Bagaria, H. G., Johnson, D. T., Srivastava, C., Thompson, G. B., Shamsuzzoha, M., Nikles, D. E., Department of Metallurgical and Materials Engineering, The University of Alabama, P.O. Box 870202, Tuscaloosa, Alabama 35487 and Center for Materials for Information Technology, The University of Alabama, P.O. Box 870209, Tuscaloosa, Alabama 35487, School of Mines and Energy Development, The University of Alabama, Tuscaloosa, Alabama 35487, & Department of Chemistry, The University of Alabama, P.O. Box 870336, Tuscaloosa, Alabama 35487 and Center for Materials for Information Technology, The University of Alabama, P.O. Box 870209, Tuscaloosa, Alabama 35487. Formation of FePt nanoparticles by organometallic synthesis. United States. doi:10.1063/1.2724330.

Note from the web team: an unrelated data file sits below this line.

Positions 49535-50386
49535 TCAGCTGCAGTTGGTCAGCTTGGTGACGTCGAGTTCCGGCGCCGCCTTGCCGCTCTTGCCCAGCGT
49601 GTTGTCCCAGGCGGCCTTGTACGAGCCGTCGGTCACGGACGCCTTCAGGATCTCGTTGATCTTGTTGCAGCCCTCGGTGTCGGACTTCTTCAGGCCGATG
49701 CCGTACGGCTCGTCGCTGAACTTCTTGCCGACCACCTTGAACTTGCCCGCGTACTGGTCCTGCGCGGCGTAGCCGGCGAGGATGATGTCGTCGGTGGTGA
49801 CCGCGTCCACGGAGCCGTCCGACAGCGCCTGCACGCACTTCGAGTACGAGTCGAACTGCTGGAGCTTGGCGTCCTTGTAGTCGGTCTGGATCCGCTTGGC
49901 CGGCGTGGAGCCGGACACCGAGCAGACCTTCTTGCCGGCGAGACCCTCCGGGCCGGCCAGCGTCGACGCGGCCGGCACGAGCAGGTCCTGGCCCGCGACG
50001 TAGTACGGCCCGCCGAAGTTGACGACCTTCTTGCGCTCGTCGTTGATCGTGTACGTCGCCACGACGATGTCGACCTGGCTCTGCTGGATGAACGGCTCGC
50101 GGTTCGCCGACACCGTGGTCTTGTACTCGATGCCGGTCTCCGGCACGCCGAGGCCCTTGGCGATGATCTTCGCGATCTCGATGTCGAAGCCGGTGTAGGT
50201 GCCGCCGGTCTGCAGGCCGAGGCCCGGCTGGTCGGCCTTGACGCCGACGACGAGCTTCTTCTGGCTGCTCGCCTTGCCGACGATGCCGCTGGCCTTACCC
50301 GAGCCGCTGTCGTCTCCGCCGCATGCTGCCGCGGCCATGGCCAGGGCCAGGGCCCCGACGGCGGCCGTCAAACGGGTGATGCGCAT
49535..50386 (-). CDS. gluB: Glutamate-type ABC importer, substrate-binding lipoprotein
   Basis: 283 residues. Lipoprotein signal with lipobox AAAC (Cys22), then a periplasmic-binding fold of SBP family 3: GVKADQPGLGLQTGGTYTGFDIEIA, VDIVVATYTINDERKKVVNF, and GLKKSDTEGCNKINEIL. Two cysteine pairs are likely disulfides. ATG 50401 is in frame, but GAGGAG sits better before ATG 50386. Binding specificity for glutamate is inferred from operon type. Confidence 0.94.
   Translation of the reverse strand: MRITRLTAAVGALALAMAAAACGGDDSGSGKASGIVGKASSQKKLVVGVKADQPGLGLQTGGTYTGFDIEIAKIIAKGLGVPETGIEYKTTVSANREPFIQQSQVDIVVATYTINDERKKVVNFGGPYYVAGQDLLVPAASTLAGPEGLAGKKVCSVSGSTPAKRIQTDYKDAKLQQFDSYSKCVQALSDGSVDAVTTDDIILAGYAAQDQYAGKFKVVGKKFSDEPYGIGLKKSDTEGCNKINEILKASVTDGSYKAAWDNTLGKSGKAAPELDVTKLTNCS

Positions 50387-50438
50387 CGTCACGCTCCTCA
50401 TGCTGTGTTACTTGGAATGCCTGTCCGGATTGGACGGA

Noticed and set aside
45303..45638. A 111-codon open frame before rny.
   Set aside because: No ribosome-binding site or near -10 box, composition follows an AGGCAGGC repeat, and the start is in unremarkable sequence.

Bagaria, H. G., Johnson, D. T., Srivastava, C., Thompson, G. B., Shamsuzzoha, M., Nikles, D. E., Department of Metallurgical and Materials Engineering, The University of Alabama, P.O. Box 870202, Tuscaloosa, Alabama 35487 and Center for Materials for Information Technology, The University of Alabama, P.O. Box 870209, Tuscaloosa, Alabama 35487, School of Mines and Energy Development, The University of Alabama, Tuscaloosa, Alabama 35487, and Department of Chemistry, The University of Alabama, P.O. Box 870336, Tuscaloosa, Alabama 35487 and Center for Materials for Information Technology, The University of Alabama, P.O. Box 870209, Tuscaloosa, Alabama 35487. Tue . "Formation of FePt nanoparticles by organometallic synthesis". United States. doi:10.1063/1.2724330.
@article{osti_20982901,